Purse Strings Approved Professional
Advocating with Your Disabled
Your child will need to be allowed to have and share their own voice, regardless of their ability to be independent. Your child’s adulthood is a time to lead from behind.
Prior to High School completion, your child becomes an adult. This happens to all of us who are parents. If your child has a disability, you have the added role to continue to advocate with them for participation in a meaningful adult life. As your child becomes an adult, your advocacy moves beyond education and inclusion to include expanding their circle of support for them to be as independent as possible. This includes helping your child manage financing and finding the supports they need to be successful. Your child will need to be allowed to have and share their own voice, regardless of their ability to be independent. Your child’s adulthood is a time to lead from behind.
While the last two (plus) years of education are meant to prepare your child for employment, the realities vary. You may be working together to find the next work training program or sending your child to college with their peers. At the time school officially stops, you may get involved to find your child meaningful work. Listen to your child when they say they don’t want your help. Find someone else they do want help from and make room for new relationships in their lives.
A significant component to independence is being able to get from one place to another.
Does your teen/young adult want to drive? Find them a support team, a coach or occupational therapist who can guide them in learning to drive safely. Help them with any automobile adaptations needed to drive safely. If they are not interested in driving or cannot, what is the next “least restrictive” way they can travel independent of you? Do you have a local public transit system they can learn to use? Is biking accessible? Is a friend available to drive your child to work, grocery shopping, or other activities? Can they hire a private driver to take them to work? Programs such as “Metro access” in city centers can have a shared van service, if all other forms don’t work for your child. Help your child learn to track any transportation expenses related to medical and employment to ensure that those expenses are removed for you son or daughter’s countable income while using SSI or SSDI.
3. Independent Living
One of the scariest mistakes you can make is not planning for future housing and care, even if planning takes decades. When your child says they want to move out, allow them to take the lead. Some will want to move next door. Others will want their own apartment in a different state where they went to college and found their first job. Set up times to visit homes, apartments and co-ops together and talk together about what they will need to be successful.
4. Speak with a Financial Advisor
Dig into the realities of what things will cost for that independence. Learn what you can about the adult Medicaid services your child will be eligible for, including social work and job supports. Talk to advisors who understand Medicaid, SSI, SSDI and the Disabled Adult Child Benefit of Social Security, and Medicare, to make sure you understand ways your child can and should receive supports and work at the same time. Speak with a financial advisor who listens to you about your child’s care needs. Resources like the Academy of Special Needs Planners can be a great resource to find professionals who make working with families with support needs their life’s work. Financial planners look at your full financial picture, identifying ways to solidify your support for your loved ones through your own income and savings, as well as your child’s income and work potential. They will project all financial resources, find opportunities within your community for financial support, and help you have more control of the uncertainties in your life with greater clarity. Financial advisors work with accountants, lawyers, insurance agents, and loan providers to make sure your goals are coordinated, achievable, and follow your intent.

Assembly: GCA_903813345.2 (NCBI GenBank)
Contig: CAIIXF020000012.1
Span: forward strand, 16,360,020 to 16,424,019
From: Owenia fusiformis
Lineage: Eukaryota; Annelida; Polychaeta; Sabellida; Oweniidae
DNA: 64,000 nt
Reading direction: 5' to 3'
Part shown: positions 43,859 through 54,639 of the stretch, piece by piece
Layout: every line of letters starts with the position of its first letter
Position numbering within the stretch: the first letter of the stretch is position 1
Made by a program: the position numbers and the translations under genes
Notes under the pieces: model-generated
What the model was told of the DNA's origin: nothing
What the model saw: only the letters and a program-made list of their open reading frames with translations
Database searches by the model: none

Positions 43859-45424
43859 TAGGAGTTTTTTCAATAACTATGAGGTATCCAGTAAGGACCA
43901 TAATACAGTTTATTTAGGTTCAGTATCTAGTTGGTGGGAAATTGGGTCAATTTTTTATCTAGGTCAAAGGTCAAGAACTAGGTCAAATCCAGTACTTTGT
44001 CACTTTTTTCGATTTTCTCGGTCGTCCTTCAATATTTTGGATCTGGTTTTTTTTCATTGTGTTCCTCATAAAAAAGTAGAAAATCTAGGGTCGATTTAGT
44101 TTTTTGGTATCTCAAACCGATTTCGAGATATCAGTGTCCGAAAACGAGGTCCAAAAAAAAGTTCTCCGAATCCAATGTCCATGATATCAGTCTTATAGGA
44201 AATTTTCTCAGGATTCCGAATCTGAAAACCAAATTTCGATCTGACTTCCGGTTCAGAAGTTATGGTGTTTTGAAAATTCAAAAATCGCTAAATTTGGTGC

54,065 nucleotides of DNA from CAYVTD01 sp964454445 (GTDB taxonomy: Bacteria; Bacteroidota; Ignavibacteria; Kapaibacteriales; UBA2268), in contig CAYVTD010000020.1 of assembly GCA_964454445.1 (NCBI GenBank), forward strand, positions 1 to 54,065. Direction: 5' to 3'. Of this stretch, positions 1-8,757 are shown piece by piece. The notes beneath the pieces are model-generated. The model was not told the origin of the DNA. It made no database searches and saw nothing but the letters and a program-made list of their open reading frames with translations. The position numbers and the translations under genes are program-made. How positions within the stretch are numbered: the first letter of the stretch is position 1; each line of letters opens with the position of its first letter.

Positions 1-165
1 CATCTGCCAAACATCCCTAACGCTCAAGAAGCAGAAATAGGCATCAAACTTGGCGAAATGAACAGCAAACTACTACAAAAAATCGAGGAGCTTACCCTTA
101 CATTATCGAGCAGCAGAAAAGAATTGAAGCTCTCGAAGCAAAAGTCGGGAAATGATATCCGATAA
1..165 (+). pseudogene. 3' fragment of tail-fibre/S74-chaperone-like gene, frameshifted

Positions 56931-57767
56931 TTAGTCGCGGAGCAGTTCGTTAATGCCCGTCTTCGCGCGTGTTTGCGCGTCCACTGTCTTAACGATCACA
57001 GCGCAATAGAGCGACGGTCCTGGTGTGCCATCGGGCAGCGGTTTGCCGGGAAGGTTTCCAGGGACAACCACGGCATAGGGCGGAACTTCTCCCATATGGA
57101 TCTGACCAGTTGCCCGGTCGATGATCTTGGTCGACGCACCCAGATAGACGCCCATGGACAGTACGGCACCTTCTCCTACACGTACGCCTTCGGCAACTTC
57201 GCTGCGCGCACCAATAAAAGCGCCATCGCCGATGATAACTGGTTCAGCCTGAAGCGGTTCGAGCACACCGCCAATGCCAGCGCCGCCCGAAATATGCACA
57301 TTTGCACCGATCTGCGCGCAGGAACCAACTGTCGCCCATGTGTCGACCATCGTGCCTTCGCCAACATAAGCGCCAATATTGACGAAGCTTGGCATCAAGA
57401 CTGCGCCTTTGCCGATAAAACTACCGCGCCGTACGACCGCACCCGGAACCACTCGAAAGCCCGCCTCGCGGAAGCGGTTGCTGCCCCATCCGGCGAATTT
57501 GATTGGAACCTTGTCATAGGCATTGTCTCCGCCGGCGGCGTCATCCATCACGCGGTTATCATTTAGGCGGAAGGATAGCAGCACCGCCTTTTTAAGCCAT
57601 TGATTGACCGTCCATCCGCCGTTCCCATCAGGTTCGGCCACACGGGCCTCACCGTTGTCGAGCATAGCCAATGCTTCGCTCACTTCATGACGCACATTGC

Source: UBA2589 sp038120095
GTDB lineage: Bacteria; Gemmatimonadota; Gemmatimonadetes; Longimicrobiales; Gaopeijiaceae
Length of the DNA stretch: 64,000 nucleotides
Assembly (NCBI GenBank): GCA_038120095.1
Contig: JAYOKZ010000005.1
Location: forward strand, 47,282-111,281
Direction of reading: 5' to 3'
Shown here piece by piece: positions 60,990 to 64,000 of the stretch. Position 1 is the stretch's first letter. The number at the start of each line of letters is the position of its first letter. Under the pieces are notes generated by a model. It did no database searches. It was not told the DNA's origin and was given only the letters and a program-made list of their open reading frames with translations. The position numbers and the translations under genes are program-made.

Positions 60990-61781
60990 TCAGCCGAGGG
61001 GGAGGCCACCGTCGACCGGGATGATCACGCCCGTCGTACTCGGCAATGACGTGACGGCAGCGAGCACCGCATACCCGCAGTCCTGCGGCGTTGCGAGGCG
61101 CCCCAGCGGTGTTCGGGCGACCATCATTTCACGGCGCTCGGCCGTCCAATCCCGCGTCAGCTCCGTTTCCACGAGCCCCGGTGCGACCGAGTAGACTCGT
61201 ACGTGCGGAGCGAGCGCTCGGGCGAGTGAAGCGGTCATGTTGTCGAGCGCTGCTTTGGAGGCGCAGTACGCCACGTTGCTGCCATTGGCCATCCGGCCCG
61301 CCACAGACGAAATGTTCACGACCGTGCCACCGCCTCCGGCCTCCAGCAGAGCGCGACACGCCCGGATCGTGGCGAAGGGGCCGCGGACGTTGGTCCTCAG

5. Expanding your Support Team
Continuously look for ways to widen your community of support. Transportation services and your respite care team can open up opportunities for relationships outside the home if your adult child is not working. If your care team will be with your child for a long time, work on getting know who they are and how to best incorporate them well into your child’s life. Does your child have other meaningful friendships? Give your closest friends the opportunity to take your son or daughter out for lunch or coffee as you would do with your younger friends and colleges. Do they have someone in their peer group they can spend time with such as a friend from school?
You will need to trust your community of support at the end of your life to know that your child has people who know them intimately, know their support needs, and can prioritize their growth as an individual. The most important thing you can do to advocate with your child is to watch them have relationships beyond your home.
This article is written by Liz Yoder
I support and cheer on families with unique needs, with a special focus on the disability community. I strive to enhance their quality of life and their future. There are enough people telling you what you can’t do. Let me help you find a path to what you can.
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